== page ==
A colleague asks:
Is it a compliance risk to extend timelines on a change control?
I want to take a step back to an important fundamental of change management to answer this question. All changes are done to realize strategic purposes; a good change management system is all about accelerating change. From the big transformations to the emergency changes to keep product being made each and every change has a strategic goal.
From this alignment to the strategy, each change has success metrics. Success metrics include economic, quality, technical and organization (among others) and they drive the how and the when of our change.
For example, a change driven by a CAPA to prevent reoccurrence will potentially have a different timeline than a change tied to a strategic goal to leverage a new way of working. But both have timelines driven by strategic to the tactical needs, usually filtered through a risk based prioritization tool.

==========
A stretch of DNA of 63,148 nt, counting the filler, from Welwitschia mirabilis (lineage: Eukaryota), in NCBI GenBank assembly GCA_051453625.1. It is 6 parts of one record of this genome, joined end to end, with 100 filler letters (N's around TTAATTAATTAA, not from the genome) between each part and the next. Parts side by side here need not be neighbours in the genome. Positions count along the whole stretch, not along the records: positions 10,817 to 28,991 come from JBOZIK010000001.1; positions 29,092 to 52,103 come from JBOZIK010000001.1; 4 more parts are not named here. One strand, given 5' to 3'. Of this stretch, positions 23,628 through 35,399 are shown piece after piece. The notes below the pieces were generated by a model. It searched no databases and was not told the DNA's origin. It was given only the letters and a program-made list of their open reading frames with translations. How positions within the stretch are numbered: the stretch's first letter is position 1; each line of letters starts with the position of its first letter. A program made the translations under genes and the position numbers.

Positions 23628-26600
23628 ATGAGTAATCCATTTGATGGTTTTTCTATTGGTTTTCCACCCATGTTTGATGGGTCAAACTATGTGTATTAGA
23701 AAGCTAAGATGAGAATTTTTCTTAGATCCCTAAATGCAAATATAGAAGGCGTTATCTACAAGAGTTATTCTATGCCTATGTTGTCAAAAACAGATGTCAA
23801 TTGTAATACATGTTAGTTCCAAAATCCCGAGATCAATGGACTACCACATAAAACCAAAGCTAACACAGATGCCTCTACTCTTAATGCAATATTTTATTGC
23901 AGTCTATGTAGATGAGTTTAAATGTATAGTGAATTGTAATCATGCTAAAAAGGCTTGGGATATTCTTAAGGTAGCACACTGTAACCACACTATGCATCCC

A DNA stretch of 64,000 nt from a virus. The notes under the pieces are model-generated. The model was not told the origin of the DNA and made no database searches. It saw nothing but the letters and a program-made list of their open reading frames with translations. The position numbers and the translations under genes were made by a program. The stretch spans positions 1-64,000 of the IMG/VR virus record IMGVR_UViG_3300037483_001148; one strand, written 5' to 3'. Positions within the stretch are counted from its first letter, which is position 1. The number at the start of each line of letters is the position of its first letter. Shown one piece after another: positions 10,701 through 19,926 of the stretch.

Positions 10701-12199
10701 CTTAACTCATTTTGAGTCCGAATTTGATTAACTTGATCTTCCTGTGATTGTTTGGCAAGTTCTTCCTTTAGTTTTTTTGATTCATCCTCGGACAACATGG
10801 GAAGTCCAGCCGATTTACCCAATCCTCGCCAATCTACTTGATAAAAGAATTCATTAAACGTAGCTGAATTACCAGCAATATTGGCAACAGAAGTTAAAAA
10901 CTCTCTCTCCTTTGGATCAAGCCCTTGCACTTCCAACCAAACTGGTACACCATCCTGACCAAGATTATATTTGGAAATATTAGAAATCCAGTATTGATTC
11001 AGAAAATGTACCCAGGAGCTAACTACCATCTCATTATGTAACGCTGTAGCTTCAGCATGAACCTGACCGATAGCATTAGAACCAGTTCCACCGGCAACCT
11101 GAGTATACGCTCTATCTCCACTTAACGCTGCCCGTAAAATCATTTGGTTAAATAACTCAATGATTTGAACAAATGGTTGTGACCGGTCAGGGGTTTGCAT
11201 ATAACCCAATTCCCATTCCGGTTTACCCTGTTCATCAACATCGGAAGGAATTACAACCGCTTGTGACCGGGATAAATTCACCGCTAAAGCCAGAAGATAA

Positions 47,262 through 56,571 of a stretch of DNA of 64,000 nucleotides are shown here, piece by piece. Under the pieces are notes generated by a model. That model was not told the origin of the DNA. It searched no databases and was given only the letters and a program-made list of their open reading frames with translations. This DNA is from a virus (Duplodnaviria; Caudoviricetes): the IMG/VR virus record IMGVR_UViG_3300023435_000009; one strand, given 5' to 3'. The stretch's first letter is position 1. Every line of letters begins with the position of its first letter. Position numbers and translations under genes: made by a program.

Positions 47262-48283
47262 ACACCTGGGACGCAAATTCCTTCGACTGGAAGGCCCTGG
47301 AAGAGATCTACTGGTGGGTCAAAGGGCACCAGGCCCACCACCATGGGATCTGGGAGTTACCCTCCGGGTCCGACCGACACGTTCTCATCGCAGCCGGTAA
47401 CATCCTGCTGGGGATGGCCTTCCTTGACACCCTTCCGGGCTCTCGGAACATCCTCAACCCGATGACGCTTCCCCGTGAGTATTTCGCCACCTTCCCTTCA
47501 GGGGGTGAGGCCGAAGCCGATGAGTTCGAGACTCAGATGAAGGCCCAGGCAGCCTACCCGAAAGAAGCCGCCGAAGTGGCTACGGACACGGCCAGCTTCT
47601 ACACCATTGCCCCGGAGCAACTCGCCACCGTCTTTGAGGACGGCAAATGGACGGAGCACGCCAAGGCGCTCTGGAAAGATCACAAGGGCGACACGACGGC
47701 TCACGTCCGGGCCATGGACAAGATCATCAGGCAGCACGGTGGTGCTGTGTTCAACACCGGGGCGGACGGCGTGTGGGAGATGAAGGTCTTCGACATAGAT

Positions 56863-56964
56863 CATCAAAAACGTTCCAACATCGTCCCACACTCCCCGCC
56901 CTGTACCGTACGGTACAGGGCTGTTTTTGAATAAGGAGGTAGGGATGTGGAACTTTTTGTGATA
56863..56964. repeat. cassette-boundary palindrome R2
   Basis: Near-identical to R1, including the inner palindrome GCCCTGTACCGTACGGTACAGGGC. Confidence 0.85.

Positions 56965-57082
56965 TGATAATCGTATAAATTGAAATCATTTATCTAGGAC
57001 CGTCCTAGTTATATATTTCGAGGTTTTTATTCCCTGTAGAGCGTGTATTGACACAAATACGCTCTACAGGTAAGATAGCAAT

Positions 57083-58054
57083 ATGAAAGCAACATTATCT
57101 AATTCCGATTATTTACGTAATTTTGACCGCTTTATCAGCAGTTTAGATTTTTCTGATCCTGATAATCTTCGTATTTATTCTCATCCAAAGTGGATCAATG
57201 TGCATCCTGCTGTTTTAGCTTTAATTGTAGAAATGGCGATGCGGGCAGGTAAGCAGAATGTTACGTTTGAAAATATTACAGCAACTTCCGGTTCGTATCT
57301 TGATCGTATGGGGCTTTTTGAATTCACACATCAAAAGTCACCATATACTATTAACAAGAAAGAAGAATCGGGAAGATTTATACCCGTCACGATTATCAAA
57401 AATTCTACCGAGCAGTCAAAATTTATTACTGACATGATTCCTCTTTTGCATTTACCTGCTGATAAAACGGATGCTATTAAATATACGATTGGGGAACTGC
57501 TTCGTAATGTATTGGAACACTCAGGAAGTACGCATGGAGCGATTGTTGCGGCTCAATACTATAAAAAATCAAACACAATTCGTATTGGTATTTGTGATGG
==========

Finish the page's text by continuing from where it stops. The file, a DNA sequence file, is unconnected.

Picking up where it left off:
And sometimes these change. The compliance aspect is not so much did you extend, it’s did you know what was happening with the change control in enough time to influence it in such a way to assure meeting the how.
The KPIs and other measures built into your system should monitor and ensure your changes reach the intended benefits.
To return to the original question. Unlike deviations/conformances where there is a specific requirements to complete in a timely way, and CAPAs where the root cause needs to be dealt with as soon as possible, change controls have their own internal timeline based on the drivers (which may be a CAPA). Extensions are not bad in a specific one-by-one change control approach. Instead they are indicative of larger troubles in the system and should be dealt with holistically to ensure you get the maximum benefit from your changes in the best possible time.
7 thoughts on “Measures of success for changes”